Thoughts on My Battle to Overcome Implicit Bias
While I Strive to Be Anti-Racist I Acknowledge My Own Struggles
I think of myself as anti-racist. That doesn’t mean I don’t have biases that I need to overcome. I work at this consciously, but perhaps I should work at it even more conscientiously.
It is difficult for members of my faith who are my age and older to reconcile our connection to historical institutional, structural racism with our belief that God is not racist and that we shouldn’t be.
To this day, I remain a faithful member of the Church of Jesus Christ of Latter-day Saints. At the time of the Church’s founding, leaders welcomed members of African descent in full fellowship.
When the body of the Church left Illinois and moved to what is now Utah, Church leader Brigham Young was accompanied by a few African American “servants,” as I was taught in my youth. Recently, historians have determined they were enslaved people owned by the Prophet.
Under the leadership of Brigham Young, the Church excluded Blacks from participating in Temple ordinances and receiving the priesthood.
That exclusion remained in place until after my 13th birthday. I was well aware of it. Like virtually all of my co-religionists, I accepted it.
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When the practice ended in 1978, I celebrated the change with every member of the Church I knew. I was oblivious to an organized effort to reverse the change to eliminate any racial test from Church practice.
“Church leaders today unequivocally condemn all racism, past and present, in any form,” reads the Church website.
Now, living in the South, I find my Church congregation among the most meaningfully racially integrated parts of the community. I am incredibly grateful for that.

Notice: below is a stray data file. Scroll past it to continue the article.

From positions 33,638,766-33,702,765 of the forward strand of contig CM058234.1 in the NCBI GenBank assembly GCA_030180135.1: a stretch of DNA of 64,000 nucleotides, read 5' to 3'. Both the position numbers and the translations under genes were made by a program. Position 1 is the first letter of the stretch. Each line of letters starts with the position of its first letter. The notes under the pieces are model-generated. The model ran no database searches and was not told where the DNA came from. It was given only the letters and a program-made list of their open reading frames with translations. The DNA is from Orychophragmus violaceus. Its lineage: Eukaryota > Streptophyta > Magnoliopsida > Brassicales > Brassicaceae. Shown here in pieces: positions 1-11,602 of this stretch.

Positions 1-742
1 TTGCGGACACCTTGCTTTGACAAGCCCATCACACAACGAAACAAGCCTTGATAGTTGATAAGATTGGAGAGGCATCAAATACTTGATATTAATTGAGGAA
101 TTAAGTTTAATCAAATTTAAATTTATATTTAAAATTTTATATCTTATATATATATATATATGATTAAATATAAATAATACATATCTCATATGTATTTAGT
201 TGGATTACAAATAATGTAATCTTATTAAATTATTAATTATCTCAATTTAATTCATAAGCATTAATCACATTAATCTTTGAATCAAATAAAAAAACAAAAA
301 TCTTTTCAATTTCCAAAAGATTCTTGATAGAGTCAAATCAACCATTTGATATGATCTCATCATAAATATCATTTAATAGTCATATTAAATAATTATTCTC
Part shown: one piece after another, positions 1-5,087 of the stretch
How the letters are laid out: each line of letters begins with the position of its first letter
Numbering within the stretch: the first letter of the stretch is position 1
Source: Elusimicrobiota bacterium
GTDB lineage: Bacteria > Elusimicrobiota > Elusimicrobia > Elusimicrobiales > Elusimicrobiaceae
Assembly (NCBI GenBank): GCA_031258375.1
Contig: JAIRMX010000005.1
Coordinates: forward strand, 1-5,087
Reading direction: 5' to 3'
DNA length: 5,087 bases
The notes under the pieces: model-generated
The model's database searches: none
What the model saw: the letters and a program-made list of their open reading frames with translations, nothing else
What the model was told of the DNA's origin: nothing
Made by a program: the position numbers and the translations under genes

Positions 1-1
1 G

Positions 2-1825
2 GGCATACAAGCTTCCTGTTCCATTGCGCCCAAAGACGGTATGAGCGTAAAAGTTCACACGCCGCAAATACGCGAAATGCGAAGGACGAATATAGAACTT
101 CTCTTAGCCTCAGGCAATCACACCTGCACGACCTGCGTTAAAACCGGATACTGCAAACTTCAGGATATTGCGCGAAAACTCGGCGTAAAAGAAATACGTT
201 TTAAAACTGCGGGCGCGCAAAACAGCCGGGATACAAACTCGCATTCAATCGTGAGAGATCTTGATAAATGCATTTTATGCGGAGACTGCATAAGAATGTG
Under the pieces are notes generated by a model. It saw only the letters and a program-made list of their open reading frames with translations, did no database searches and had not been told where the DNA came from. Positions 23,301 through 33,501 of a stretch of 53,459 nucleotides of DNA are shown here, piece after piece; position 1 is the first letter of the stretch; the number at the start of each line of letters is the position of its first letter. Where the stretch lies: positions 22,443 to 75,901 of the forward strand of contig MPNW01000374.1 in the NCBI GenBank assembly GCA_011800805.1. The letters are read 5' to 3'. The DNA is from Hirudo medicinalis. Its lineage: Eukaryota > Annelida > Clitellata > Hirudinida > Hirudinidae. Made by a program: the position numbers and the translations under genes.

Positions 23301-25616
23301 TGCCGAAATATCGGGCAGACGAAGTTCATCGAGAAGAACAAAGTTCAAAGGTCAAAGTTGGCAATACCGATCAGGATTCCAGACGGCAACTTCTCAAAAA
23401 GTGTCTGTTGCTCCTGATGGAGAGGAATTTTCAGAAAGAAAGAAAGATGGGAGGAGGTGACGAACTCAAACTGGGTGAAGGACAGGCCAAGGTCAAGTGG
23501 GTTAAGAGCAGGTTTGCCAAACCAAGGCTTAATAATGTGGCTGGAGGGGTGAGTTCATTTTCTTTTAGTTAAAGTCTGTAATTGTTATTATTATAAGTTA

Still, the Church so dominated Utah, where I lived, that its structural bias against Blacks at the time meant that few chose to live in the state. I recall seeing my first Black man in person at six or seven. The first Black classmate I remember was in the 6th grade.
So, as a child, I was trained to believe that for reasons no one could adequately explain, Blacks were unworthy of the priesthood I received at age 12. Furthermore, I had almost no African American friends. I don’t recall having a Black member of my congregation until long after the priesthood ban ended.
Add to that, film and television depictions in the 1960s and 70s often portrayed African Americans—and Africans—in a poor light.
Furthermore, in my first real job, I learned about Federally mandated red-lining that prevented banks from making mortgage loans in Black communities. While the practice had ended by the mid-80s when I took that job, Federal law had done the damage. The wealth created by homeownership in white neighborhoods like mine wasn’t universal. Slumlords exploited those who couldn’t obtain mortgages.